Companies' shares soar after adding 'Blockchain' to their names

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The new website states the company is only in "preliminary stages" of evaluating and discussing potential partnerships, investments or acquisitions of businesses involving blockchain technology.

A New York-based company saw its shares spike almost 500% in pre-market trading Thursday after announcing its new focus would be exploring and investing in the technology that underpins cryptocurrencies like bitcoin-which wouldn't be so remarkable but for the fact that it previously made a name for itself selling iced tea. Just change your name to something blockchain. Shares spiked as much as 500 percent in premarket trading, eventually settling at a 275-percent gain, never mind that the company plans to maintain its focus on ready-made, grab-and-go drinks, and thus far has little to show for its supposed aspirations to expand into blockchain technology.

We may have reached peak cryptocurrency. Diagnostic company Bioptix's shares soared 400 percent after it changed its name to Riot Blockchain RIOT.O in October.

During the internet bubble, some companies were able to boost their stock prices simply by inserting a "dot-com" in their names or, virtually overnight, refashioning themselves as e-commerce companies. Long Island Iced Tea, the product of a 2015 merger with Cullen Agricultural Holding, has been funding operations through a combination of equity and debt sales.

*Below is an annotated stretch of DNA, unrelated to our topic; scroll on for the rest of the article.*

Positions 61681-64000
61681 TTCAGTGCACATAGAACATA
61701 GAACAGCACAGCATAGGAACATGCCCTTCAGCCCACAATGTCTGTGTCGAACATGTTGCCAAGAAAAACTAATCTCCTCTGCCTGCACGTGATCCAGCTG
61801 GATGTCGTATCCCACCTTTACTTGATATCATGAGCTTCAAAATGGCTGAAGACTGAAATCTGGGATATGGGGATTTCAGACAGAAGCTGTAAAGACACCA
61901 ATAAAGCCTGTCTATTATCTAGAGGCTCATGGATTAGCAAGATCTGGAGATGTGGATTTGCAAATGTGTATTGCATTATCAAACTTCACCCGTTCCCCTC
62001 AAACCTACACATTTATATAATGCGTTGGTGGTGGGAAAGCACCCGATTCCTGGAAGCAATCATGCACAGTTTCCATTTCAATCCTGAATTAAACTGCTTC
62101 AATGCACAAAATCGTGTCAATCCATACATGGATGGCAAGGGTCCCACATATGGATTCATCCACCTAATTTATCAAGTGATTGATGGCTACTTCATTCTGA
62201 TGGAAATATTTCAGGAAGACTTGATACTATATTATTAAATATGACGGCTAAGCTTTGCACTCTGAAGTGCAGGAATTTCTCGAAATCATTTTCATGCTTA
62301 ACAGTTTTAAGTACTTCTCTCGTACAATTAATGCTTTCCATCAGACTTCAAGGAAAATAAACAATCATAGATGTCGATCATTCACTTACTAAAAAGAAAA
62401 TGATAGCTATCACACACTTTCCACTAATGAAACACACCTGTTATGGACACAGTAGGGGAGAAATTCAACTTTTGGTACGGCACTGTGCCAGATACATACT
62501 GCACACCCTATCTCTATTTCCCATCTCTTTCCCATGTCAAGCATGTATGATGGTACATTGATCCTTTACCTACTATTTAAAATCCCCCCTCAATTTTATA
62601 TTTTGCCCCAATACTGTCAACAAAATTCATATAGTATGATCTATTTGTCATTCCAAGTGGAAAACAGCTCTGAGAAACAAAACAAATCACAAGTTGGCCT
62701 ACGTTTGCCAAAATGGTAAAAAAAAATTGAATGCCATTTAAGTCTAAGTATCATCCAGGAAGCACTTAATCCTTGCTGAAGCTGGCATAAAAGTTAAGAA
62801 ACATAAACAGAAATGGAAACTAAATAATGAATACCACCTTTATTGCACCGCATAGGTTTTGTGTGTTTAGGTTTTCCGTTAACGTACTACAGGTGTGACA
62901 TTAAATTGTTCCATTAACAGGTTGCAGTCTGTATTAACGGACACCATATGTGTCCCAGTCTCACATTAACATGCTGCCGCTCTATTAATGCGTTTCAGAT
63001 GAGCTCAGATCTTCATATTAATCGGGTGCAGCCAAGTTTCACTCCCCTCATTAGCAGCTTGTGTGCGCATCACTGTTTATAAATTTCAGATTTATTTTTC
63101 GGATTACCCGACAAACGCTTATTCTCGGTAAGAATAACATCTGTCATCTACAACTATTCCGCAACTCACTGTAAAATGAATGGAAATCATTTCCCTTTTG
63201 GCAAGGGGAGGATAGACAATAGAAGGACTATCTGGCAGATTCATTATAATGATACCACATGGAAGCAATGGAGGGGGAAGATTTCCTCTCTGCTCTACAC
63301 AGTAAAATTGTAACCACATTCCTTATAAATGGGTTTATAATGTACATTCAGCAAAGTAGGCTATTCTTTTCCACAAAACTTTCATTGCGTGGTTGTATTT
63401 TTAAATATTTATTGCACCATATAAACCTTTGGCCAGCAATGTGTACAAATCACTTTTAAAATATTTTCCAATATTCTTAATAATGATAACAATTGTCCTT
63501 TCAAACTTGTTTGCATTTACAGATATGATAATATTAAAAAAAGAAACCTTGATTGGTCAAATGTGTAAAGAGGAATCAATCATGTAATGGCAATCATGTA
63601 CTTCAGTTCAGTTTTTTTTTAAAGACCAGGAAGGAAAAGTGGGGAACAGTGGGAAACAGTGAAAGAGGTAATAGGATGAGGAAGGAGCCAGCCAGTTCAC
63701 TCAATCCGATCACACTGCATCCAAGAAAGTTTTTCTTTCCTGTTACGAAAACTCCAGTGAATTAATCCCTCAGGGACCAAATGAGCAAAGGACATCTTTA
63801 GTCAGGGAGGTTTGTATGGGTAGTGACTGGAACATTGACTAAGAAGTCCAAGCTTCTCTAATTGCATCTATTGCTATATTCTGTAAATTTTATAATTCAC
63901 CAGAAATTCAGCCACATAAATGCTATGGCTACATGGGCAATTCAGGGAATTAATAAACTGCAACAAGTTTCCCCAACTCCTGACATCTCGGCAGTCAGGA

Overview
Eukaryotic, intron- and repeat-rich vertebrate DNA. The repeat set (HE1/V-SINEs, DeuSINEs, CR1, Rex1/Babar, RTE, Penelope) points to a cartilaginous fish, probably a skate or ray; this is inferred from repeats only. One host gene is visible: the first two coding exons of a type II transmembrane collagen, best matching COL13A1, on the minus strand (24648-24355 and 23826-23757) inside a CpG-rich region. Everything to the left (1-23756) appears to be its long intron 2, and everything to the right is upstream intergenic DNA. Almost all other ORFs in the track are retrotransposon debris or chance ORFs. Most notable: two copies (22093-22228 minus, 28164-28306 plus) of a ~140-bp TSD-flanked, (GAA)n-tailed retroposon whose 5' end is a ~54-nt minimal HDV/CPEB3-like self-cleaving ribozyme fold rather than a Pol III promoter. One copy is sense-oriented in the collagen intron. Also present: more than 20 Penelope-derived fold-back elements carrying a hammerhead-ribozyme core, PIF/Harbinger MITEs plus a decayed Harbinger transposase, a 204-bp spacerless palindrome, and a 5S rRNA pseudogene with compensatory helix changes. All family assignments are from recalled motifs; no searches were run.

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The "Long Blockchain Corp" name change is just the latest in a line of companies making questionable moves to ride the euphoria surrounding bitcoin and the blockchain technology backing it. According to Business Insider, shares were trading at around $13 prior to the opening bell Thursday morning, representing a more than 400 percent rise from Wednesday.

Long Blockchain is just the latest in little-known micro cap stocks capitalizing on blockchain to spin heads on the trading floor, leaving some investors anxious about possible fraud and unmerited valuations. The SEC suspended the trading in the company until January, citing "concerns regarding the accuracy and adequacy of information".

IBD'S TAKE: Amid the crpyto-frenzy, the SEC has this advice for investors.

One thing is sure, though, this type of activity reflects a very weird and wild crypto ride this year.

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